Chicago’s Ferrous Scrap Metal Market
Chicago’s ferrous scrap market is still searching for the floor following seven consecutive months of price drops. November’s market settled disjointed with markets in the south holding firm, while prices throughout the Midwest continued their downward trend. An abundance of scrap, transportation bottlenecks on the Mississippi River, poor demand, and limited buying programs from local mills have created a pocket of weakness in the Midwest. Logistic fears throughout the south bolstered demand and price resilience. Southern Mills are replenishing inventories ahead of potential rail strikes as their supply chain has already been impacted by their inability to buy scrap via barge due to droughts on the Mississippi River.
Prime grades in Chicago dropped $30 per gross ton. Shred and cut grades fell $20 per gross ton compared to October. Fastmarkets’ consumer buying price for Machine Shop Turnings has remained unchanged since September. Fastmarkets’ is in the process of realigning its consumer buying price for Machine Shop Turnings in Chicago. The consultation period began on October 19th and market adjustments will be made with December’s posted price.
The drought on the Mississippi River added downward pressure to October’s scrap market and record low rainfalls continue to threaten the supply chain this month. Not seen in more than three decades, water levels have limited ferrous sales along the Mississippi and into the Ohio River Valley. Barge prices have also increased by 77 percent since April.
“The excessive barge rates and in some cases inaccessibility to reach certain river mills in the South has created an oversupply of scrap in Chicago,” states Lou Plucinski, President. “Record low water levels and massive demand for grain exports do not seem to be changing for the balance of the year. We’re fortunate that we can also ship via truck and rail.”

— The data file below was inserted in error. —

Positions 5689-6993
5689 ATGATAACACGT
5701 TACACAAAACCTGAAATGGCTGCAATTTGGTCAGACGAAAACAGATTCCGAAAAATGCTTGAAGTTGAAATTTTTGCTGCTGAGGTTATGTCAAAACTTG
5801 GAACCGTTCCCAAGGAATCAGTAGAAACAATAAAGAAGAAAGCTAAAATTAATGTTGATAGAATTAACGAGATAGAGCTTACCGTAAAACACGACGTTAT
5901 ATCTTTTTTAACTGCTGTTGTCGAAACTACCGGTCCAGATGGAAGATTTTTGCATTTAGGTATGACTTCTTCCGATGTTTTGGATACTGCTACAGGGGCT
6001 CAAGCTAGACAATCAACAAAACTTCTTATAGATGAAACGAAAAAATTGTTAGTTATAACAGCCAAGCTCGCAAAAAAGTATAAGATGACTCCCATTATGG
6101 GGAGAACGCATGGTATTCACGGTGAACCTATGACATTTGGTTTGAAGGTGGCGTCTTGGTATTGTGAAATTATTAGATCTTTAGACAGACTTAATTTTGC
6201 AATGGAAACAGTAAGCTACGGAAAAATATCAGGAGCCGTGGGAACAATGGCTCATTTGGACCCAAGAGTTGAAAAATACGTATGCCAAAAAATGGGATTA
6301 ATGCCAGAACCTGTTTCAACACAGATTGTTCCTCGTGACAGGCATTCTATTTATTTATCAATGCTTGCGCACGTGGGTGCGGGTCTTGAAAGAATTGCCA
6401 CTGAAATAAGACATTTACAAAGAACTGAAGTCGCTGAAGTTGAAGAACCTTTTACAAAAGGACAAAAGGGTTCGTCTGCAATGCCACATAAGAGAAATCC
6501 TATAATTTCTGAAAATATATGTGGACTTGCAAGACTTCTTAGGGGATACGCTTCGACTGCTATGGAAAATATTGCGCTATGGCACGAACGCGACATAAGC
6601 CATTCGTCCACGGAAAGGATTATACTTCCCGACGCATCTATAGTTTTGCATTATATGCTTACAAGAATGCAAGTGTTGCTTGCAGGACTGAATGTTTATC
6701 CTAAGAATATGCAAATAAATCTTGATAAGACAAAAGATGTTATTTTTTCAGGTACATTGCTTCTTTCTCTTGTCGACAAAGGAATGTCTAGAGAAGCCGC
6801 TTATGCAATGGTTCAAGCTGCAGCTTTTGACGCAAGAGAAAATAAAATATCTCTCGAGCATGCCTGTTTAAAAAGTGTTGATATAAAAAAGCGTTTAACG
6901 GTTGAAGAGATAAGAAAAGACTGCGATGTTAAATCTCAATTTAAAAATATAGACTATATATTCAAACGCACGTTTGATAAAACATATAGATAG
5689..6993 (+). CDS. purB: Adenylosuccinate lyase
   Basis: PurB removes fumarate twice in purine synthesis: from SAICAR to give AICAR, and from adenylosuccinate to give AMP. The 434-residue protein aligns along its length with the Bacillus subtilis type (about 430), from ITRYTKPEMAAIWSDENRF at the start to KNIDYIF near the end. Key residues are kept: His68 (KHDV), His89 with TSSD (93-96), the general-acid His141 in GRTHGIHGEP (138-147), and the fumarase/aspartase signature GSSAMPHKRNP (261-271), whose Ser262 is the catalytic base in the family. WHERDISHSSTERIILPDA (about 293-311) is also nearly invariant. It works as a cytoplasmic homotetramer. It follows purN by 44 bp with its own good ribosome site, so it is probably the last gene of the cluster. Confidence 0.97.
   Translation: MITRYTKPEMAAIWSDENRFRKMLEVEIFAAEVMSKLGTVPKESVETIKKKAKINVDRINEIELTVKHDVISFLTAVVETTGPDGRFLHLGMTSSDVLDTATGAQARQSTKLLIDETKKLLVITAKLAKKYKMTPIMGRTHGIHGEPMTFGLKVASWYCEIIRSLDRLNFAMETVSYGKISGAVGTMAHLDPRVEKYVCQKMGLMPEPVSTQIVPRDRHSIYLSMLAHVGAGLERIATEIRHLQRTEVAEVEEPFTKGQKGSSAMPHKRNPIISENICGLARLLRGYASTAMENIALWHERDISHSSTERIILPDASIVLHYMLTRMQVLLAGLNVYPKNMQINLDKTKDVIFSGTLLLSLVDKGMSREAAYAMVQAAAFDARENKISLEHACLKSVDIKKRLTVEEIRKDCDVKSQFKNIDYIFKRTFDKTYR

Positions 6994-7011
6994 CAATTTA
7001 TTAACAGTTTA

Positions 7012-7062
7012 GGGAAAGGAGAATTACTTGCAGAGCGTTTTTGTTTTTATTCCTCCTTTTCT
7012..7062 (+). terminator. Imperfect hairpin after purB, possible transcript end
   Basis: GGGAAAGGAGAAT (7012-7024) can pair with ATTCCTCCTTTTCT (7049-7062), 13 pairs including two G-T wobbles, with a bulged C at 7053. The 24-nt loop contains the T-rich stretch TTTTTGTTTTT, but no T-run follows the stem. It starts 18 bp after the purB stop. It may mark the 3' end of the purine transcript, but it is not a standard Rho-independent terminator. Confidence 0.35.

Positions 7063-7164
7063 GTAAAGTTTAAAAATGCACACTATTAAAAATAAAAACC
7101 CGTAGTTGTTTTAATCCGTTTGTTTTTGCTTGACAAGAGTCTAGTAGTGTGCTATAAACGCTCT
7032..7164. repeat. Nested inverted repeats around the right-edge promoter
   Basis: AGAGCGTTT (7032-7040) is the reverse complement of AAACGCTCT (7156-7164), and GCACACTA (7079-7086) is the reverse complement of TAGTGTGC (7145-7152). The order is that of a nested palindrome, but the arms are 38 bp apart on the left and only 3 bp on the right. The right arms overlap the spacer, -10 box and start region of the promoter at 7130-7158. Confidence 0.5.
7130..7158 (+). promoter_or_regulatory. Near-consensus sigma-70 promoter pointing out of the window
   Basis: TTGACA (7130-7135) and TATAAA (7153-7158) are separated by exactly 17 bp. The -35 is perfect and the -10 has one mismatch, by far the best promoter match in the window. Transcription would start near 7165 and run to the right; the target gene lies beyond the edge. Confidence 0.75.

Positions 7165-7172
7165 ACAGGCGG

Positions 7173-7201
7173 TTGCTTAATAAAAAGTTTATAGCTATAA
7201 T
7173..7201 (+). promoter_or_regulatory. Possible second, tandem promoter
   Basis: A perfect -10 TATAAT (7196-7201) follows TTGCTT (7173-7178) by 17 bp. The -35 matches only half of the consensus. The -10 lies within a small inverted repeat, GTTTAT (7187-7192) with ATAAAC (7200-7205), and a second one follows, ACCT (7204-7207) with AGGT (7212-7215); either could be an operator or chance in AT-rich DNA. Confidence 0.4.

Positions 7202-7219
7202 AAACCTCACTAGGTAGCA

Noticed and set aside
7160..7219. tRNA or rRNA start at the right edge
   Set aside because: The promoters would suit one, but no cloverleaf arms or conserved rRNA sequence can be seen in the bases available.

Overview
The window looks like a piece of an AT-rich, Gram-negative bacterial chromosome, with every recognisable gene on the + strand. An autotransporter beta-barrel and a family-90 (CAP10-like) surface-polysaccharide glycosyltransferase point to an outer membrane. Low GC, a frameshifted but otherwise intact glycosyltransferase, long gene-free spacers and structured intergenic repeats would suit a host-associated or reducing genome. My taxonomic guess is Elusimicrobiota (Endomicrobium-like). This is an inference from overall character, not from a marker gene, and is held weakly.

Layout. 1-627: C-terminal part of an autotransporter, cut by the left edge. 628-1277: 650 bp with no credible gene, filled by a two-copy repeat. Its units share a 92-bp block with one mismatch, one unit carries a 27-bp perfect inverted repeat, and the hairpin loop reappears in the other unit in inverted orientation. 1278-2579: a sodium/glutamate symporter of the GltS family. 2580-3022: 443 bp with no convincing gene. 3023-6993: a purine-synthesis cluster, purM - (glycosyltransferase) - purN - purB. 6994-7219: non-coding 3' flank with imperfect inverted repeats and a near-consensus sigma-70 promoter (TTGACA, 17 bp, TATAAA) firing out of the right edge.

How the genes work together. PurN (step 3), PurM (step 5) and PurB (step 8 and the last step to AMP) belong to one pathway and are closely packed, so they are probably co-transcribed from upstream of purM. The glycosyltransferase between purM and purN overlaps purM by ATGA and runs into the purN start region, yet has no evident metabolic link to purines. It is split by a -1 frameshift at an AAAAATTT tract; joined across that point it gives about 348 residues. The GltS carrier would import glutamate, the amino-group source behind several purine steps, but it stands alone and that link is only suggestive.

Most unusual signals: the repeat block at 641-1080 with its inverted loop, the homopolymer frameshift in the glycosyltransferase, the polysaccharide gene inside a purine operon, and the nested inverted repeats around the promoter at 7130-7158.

Chicago’s Non-ferrous Scrap Metal Market
Non-ferrous scrap metals will experience mixed trends throughout November. Nickel and stainless steel scrap prices are expected to remain soft however stainless consumers do not see prices dropping much more as it appears the stainless scrap market has found the floor.
Aluminum scrap metal prices are unpredictable due to the influx of Russian material and continued COVID restrictions in China. LME warehouse inventories are very low, and Russian metal continues to threaten short-term prices.
Copper and brass scrap metal prices are the only bright spot. Copper reached the highest level in six weeks on Friday, November 4th, as rumors swirled about China loosening its COVID restrictions while supply concerns still lingered. Three-month copper CMCU3 on the London Metal Exchange (LME) shot up 4.4% to $7,895 a tonne by 1100 GMT after touching its highest since Sept. 13 at $7,918.
Recycled Cardboard & Mixed Paper Market
Plummeting prices for old corrugated containers (OCC) continue to reflect a market struggling with surplus supply. Demand seen during the pandemic e-commerce boom has substantially cooled. Prices have crumbled with OCC values cut in half and mixed paper dropping into negative territory for the first time in over two years. High mill inventories, mill outages, and weak demand are driving prices lower with no relief in sight for the balance of the year.
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